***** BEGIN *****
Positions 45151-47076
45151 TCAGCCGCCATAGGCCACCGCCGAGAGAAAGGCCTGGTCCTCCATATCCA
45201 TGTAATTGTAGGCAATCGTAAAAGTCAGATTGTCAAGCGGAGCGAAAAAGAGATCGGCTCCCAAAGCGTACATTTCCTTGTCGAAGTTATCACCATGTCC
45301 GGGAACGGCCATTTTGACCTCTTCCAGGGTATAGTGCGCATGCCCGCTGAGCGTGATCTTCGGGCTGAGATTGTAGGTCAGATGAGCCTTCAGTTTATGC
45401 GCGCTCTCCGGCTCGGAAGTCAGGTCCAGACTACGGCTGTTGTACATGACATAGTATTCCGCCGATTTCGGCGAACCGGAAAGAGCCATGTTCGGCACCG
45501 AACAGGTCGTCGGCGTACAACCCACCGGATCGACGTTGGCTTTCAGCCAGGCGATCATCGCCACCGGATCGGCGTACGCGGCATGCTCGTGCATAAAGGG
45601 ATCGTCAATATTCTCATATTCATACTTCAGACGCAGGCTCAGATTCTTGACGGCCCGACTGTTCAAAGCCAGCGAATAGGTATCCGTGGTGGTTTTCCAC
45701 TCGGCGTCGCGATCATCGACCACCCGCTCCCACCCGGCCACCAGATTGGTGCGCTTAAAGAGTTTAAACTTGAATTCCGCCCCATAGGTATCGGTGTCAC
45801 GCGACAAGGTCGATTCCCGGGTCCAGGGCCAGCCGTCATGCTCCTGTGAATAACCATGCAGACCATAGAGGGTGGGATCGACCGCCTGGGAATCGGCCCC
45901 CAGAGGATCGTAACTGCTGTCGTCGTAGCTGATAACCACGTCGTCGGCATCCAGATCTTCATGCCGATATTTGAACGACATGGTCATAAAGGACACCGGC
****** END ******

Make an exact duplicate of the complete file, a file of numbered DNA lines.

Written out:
Positions 45151-47076
45151 TCAGCCGCCATAGGCCACCGCCGAGAGAAAGGCCTGGTCCTCCATATCCA
45201 TGTAATTGTAGGCAATCGTAAAAGTCAGATTGTCAAGCGGAGCGAAAAAGAGATCGGCTCCCAAAGCGTACATTTCCTTGTCGAAGTTATCACCATGTCC
45301 GGGAACGGCCATTTTGACCTCTTCCAGGGTATAGTGCGCATGCCCGCTGAGCGTGATCTTCGGGCTGAGATTGTAGGTCAGATGAGCCTTCAGTTTATGC
45401 GCGCTCTCCGGCTCGGAAGTCAGGTCCAGACTACGGCTGTTGTACATGACATAGTATTCCGCCGATTTCGGCGAACCGGAAAGAGCCATGTTCGGCACCG
45501 AACAGGTCGTCGGCGTACAACCCACCGGATCGACGTTGGCTTTCAGCCAGGCGATCATCGCCACCGGATCGGCGTACGCGGCATGCTCGTGCATAAAGGG
45601 ATCGTCAATATTCTCATATTCATACTTCAGACGCAGGCTCAGATTCTTGACGGCCCGACTGTTCAAAGCCAGCGAATAGGTATCCGTGGTGGTTTTCCAC
45701 TCGGCGTCGCGATCATCGACCACCCGCTCCCACCCGGCCACCAGATTGGTGCGCTTAAAGAGTTTAAACTTGAATTCCGCCCCATAGGTATCGGTGTCAC
45801 GCGACAAGGTCGATTCCCGGGTCCAGGGCCAGCCGTCATGCTCCTGTGAATAACCATGCAGACCATAGAGGGTGGGATCGACCGCCTGGGAATCGGCCCC
45901 CAGAGGATCGTAACTGCTGTCGTCGTAGCTGATAACCACGTCGTCGGCATCCAGATCTTCATGCCGATATTTGAACGACATGGTCATAAAGGACACCGGC